PRO TIPS with USAMU - Warm Up Drills


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Pro Tip -  Matthew Sweeney on Warm up Drills


Today, we are going to be covering three basic drills. The first drill we are going to cover is called Twenty Alpha. This drill consists of four 5-shot strings starting at 10 moving back to 15, 20, and lastly 25. This is a drill that I use, as well as the rest of the Action Shooting Team uses, to help warm your hands up and get ready for the rest of the shooting day.



I have already shot my first five round string from 10, now we are going to move back to 15.

The goal of this drill is to have all 20 shots in the Alpha. I use a timer not only as a start signal, but a gauge for my time at each yard line. As I start moving back in yards, my times are going to get slower as the Alpha box gets smaller. As you can see, I have a pretty good group here. I have one in the Charlie. I shot that from the 20 yard line. What that tells me is I need to slow it down just a hair, watch my front sight, and utilize a little better trigger control. 



Now the next drill we are going to move on to is called the Bill Drill. The Bill Drill consists of three 6-shot iterations from the 7 yard line. The goal of this drill is to have all 18 shots inside the “A” box as fast as possible. One thing I like to say is that you can only shoot as fast as you can see your front sight. So this is what it looks like in real time.



The name of the game in the Bill Drill is recoil management. And a good grip is the foundation of recoil management. Without a good grip, you are not going to be able to fight the recoil. And without fighting the recoil, you are not going to be able to speed up and gain time. As you can see, I kept all 18 shots inside the a box, which tells me that I can start to speed my splits up, little by little, until they start to creep into the “C” box.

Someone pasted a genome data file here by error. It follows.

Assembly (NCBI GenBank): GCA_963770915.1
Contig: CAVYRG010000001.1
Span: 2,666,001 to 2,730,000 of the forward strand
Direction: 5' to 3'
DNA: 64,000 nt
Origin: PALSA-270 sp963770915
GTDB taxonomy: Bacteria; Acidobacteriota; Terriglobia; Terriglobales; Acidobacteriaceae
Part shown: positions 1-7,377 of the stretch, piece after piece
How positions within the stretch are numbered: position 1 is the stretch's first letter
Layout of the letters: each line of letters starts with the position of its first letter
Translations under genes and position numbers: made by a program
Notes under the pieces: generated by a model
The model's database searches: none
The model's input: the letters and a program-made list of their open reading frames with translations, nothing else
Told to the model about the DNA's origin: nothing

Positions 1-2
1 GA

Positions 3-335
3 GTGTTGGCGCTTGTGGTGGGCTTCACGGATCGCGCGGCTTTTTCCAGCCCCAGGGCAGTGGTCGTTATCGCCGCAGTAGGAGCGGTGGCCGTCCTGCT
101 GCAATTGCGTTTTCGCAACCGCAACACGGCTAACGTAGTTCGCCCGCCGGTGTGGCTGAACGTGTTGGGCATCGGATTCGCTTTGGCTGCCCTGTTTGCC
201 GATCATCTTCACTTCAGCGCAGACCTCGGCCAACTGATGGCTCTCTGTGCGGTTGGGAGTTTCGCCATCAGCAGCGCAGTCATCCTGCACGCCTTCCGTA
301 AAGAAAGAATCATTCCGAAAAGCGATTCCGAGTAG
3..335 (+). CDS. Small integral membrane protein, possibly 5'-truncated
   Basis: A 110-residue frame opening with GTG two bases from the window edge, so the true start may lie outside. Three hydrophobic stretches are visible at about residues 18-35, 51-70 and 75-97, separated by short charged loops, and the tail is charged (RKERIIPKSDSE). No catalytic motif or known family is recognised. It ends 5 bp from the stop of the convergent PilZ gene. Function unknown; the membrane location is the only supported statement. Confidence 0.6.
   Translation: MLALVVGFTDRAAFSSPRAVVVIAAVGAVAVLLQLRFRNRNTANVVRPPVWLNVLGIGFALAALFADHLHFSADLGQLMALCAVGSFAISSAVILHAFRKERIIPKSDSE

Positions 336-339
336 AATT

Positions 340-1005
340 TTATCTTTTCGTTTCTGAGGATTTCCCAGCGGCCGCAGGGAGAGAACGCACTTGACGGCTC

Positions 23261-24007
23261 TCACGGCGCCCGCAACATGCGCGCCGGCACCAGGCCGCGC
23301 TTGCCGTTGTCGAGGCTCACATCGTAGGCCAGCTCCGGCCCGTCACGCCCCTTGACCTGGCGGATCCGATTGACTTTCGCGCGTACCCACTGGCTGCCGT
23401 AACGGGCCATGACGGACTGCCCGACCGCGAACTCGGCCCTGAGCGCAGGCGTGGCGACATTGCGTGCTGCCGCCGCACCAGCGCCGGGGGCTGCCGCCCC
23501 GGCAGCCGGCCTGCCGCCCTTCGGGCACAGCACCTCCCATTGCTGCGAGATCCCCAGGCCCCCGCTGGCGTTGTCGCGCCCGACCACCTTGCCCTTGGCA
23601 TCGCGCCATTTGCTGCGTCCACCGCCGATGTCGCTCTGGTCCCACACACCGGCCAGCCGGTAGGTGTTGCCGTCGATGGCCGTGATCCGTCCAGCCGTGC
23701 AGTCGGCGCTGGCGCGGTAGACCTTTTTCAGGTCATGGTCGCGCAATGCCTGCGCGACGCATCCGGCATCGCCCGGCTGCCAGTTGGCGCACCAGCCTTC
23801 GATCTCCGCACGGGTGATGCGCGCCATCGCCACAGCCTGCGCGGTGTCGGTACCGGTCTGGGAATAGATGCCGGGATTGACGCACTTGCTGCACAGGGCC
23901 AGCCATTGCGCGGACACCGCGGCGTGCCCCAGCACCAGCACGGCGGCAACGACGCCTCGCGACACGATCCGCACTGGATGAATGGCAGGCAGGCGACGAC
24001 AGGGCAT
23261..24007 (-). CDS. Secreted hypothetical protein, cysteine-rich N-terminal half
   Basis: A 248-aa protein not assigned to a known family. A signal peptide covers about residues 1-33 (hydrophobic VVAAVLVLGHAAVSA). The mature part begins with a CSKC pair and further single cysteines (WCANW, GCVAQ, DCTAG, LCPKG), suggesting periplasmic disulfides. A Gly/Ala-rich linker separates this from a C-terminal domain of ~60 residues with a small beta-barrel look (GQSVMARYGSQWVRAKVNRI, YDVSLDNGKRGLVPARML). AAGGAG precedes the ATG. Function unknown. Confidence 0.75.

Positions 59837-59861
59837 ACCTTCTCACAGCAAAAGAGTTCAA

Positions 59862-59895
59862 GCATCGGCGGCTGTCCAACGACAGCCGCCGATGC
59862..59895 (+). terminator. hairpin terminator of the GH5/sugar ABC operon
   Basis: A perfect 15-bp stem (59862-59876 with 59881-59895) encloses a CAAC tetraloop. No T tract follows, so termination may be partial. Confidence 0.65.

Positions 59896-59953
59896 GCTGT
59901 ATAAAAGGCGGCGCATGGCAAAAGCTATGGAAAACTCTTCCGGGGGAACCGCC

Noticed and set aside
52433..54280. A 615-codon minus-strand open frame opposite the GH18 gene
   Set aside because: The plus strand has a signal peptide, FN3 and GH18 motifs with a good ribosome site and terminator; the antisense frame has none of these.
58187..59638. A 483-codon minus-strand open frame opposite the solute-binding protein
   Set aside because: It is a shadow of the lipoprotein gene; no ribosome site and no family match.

The next drill we are going to go over is called Triple Six. The target setup for the Triple Six starts off with the 15 yard target straight ahead of the shooter.  The second target is offset by one yard and is 10 yards down range. The third target is the 7 yard target and it is offset by one yard from the 10 yard target. The Triple Six drill consists of three 6-shot iterations. The goal of this drill is to utilize the skills you have sharpened in the previous two drills.
First, you have your target at 7 yards, which requires good sight alignment, but speed.

Next, you have your 10 yard target which requires you to shoot fast while maintaining good “A” hits.

Lastly, you have your 15 yard target, which requires good sight alignment and trigger control to have good “A” hits.

On the 7 yard target, I am focusing primarily on speed and going at about 80%. For the 10 yard target, I am starting to shift my focus to my front sight and shooting at about 60% speed. For the 15 yard target, my focus is primarily on my front sight and trigger control and my speed is about 40%.



Here we have the 15 yard target, I have five good shots here, and one just outside the a box which tells me I need to slow down just a little bit and focus on my front sight.



Here we have the 10 yard target, I have five good shots here and one just cutting the perf on the “A” box. I need to really focus on my front sight, but my speed is good.



Here we have the last and final target at 7 yards, all six shots are in the “A” box and this is a good target.

Now I am ready for a good day of training on the range and all three of these drills you can do at your home range. Until next time stay Army strong.





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